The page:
Burk in Court to Protest Augusta Laws

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ATLANTA -- Martha Burk's lawyer told a panel of federal judges Friday that an Augusta law used to govern protests at The Masters violates free speech rights.
 
The city ordinance allows authorities to randomly decide which public speech they will permit, lawyer Sarah Shalf told three members of the U.S. Court of Appeals.
 
Burk, chair of the National Council of Women's Organizations, was in court and said a favorable ruling could make it 'somewhat more likely' her group would protest at next year's tournament.
 
Burk's group had asked a federal judge to block the Augusta ordinance to allow them to protest in front of the club. That request was denied, leading to the appeal.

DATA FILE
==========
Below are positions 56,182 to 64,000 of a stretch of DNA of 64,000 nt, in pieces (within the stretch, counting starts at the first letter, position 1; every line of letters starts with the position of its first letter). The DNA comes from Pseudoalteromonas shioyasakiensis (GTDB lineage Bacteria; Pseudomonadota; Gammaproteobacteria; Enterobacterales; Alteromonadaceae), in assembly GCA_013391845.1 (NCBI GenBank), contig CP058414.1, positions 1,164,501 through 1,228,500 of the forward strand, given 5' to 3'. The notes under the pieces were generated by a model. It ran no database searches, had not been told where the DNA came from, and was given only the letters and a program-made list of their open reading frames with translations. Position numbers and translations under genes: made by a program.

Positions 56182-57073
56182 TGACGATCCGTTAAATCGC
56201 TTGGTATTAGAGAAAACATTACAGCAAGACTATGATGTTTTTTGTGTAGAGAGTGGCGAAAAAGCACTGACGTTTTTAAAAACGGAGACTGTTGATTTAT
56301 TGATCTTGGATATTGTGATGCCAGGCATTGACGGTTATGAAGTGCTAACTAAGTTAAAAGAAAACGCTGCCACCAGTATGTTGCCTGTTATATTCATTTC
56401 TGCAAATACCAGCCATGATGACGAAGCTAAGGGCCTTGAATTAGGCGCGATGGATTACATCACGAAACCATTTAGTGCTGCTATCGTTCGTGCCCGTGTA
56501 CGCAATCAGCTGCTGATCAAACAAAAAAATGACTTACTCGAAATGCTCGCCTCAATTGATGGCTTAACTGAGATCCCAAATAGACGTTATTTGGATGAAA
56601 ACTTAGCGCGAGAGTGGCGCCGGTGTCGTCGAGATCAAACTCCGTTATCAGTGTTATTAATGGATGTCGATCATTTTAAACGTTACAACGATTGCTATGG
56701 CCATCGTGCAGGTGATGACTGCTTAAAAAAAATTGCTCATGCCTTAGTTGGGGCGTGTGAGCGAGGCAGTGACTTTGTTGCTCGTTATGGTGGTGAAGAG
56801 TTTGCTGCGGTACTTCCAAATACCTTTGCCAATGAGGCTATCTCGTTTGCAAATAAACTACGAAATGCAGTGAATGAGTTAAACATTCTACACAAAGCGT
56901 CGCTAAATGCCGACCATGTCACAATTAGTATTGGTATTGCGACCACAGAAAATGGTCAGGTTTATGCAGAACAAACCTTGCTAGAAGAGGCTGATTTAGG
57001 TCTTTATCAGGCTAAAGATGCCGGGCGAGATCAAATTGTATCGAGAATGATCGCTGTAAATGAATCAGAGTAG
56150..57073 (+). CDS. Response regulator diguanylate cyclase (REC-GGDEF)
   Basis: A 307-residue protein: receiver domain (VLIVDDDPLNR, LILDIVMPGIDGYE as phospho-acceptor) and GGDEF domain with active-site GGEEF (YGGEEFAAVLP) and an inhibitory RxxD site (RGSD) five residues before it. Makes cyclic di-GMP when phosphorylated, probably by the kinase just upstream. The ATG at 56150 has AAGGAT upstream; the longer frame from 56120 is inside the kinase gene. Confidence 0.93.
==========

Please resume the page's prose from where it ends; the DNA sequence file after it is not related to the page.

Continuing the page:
The court is expected to rule within the next two months, attorneys said.
 
Burk sued the city after a sheriff denied her request to hold an April 12 protest of Augusta National's all-male membership at the private club's front gate.
 
Sheriff Ronnie Strength, who has authority to regulate protests under the ordinance, cited safety concerns. The closest Burk's group could protest was nearly a half mile from the front gate.
 
The judges repeatedly questioned Jim Ellison, an attorney for the Augusta-Richmond County Commission, and Shalf, an American Civil Liberties Union lawyer.
 
Judge Rosemary Barkett asked about part of the ordinance that requires any group of five or more people who plan to assemble for a demonstration to request a permit.
 
'Would five people standing outside of a movie theater ... saying, 'Hey, this is a great movie' ... come under this ordinance?' she asked.
 
Ellison said 'some common sense approaches' would have to be used by police to decide what qualifies as a demonstration.
 
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